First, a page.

"I have been just as adamant that same-sex couples in a civil union deserve the very same rights and benefits enjoyed by married couples — as well as the strict enforcement of those rights and benefits,'' Christie said in a prepared statement at the time of his veto.
“Discrimination should not be tolerated and any complaint alleging a violation of a citizen's right should be investigated and, if appropriate, remedied."

Lawmakers in the Democratic-controlled Legislature would continue to rally for same-sex marriage, but it would ultimately become legal through the courts.
In late 2013, the Christie administration appealed to the state's Supreme Court to reverse a lower court ruling that said the state must recognize gay marriages. The ruling was spurred by the U.S. Supreme Court’s landmark ruling that year striking down part of the Defense of Marriage Act of 1996.

Christie dropped the appeal in October 2013 — about a month before New Jersey voters went to the polls to choose between Christie and his Democratic challenger.

October 29, 2014

Gov Scott Walker asked for help from RGA* but gets Gov Christie Instead, Walker not overjoyed


  Wisconsin Gov. Scott Walker says he needs more help from the national GOP in his reelection fight — and an upcoming visit from New Jersey Gov. Chris Christie isn’t going to cut it.
Speaking with reporters after a morning campaign stop here, Walker said he is getting outspent on television and faces overwhelming hostility from national Democratic groups and labor unions.  

Asked if he was satisfied with the support he’s received from national Republicans, Walker indicated he hopes to get more backup from the *Republican Governors Association (RGA). New Jersey Gov. Chris Christie, who chairs the RGA, is coming to campaign for Walker this week — but the Wisconsin Republican said he’s “not looking for surrogates.”

“[Christie] is coming because he asked if he could come and we weren’t going to say no,” Walker said. “But we’re not looking for surrogates. The people that have been campaigning with me are by and large from Wisconsin.”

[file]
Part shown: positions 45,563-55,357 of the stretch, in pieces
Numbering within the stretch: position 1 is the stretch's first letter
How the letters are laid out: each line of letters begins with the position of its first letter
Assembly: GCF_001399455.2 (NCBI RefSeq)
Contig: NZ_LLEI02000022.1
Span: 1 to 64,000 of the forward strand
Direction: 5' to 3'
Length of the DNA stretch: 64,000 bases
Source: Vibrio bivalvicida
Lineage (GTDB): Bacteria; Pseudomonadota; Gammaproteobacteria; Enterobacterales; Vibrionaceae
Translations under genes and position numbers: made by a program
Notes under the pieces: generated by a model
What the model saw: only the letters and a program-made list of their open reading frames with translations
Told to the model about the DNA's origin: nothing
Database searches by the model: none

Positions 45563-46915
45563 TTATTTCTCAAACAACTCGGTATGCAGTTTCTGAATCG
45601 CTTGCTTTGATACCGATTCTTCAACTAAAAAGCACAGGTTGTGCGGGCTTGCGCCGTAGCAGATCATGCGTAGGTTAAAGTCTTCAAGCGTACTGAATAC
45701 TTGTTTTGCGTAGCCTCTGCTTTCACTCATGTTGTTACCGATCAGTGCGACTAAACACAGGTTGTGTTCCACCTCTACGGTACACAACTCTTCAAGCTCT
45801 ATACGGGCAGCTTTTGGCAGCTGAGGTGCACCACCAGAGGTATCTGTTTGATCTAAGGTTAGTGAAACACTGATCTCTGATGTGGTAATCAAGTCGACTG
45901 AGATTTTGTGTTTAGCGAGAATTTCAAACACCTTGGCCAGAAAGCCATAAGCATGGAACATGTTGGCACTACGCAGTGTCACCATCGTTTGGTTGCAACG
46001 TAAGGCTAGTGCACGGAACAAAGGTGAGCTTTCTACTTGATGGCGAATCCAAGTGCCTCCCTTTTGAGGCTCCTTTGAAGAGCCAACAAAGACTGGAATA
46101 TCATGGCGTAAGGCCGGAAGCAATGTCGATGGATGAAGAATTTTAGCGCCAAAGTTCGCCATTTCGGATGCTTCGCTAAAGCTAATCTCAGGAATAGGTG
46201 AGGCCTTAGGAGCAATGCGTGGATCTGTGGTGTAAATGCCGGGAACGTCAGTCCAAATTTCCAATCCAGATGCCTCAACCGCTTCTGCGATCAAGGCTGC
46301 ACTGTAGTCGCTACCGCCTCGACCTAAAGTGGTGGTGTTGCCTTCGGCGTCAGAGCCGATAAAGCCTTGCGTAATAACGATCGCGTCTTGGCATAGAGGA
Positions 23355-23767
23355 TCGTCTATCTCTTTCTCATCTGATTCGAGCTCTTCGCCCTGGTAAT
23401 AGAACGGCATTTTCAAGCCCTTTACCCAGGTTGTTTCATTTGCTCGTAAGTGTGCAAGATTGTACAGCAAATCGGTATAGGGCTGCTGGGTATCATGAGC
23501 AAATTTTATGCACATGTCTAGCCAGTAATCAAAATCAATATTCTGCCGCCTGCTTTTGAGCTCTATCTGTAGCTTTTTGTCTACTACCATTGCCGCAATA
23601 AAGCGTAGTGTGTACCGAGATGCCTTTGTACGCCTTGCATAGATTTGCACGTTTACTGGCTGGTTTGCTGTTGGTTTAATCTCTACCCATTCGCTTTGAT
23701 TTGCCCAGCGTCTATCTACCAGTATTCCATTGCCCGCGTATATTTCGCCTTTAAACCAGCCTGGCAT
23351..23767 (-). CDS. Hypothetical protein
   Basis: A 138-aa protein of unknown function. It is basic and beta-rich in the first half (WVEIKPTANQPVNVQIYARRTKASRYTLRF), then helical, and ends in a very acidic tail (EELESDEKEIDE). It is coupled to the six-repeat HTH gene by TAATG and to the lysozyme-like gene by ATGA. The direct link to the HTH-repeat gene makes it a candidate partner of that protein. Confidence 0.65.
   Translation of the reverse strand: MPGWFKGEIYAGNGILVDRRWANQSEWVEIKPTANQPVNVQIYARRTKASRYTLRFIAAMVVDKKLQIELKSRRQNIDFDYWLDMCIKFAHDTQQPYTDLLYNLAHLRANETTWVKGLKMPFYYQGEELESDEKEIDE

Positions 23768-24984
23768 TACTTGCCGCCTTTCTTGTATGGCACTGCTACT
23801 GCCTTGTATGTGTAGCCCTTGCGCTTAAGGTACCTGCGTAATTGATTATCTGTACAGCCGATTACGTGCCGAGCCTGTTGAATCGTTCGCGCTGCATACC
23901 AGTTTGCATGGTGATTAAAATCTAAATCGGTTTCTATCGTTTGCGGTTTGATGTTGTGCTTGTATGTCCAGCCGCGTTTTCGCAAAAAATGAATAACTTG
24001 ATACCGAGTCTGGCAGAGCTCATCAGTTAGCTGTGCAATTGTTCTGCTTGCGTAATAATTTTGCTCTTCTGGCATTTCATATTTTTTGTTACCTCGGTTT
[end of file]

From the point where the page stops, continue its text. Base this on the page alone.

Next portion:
It’s TV spending, Walker emphasized, where national Republicans can make the biggest difference. So far, he said, the out-of-state effort on his behalf “pales in comparison” to what his coalition of foes have spent on the other side.
“I’m hopeful that, just as they have in the past, at least some of the national governors associations have come in and helped,” Walker said. “We can’t coordinate [spending with outside groups] in this state, so we have to see it once it’s up on the air. But they did in 2010 and 2012 and I’m hopeful — I believe they will again this time.”

National strategists tracking the race have privately expressed surprise at Walker’s now-repeated claims that he’s losing the Wisconsin air war. The RGA is on track to spend $8 million on his reelection, far exceeding the $5.2 million it spent on Walker’s first campaign and on the heels of nearly $9 million it spent to help him turn back a 2012 recall campaign.
In just the last week of the campaign, RGA plans to spend $2 million on the Walker race.
RGA communications director Gail Gitcho said the committee is lock step behind Walker’s bid.
“The RGA has been all-in in Wisconsin from the beginning. Gov. Walker is an excellent governor, and we’re going to do everything we can to help get him across the finish line,” Gitcho said.

Walker’s new, prickly comments come just a few days after the conservative Weekly Standard magazine reported that “top Wisconsin Republicans” fear the Christie-led RGA is declining to go all-out on Walker’s behalf.
The Wisconsin governor pointed out Monday that his opponent, Mary Burke, had already brought in Bill Clinton to campaign for her and that President Barack Obama is visiting Milwaukee on Tuesday — a sign of the significance national Democrats attach to the race.
But Walker dismissed the importance of surrogate campaigners at this stage of the race — including Christie.
Christie, he noted, has “come here before. I’m happy he came.”
“He’s actually a lot of fun to campaign with,” Walker said, adding: “To me, [the election] is ultimately going to be about whether people think I or Mary Burke is the right person.”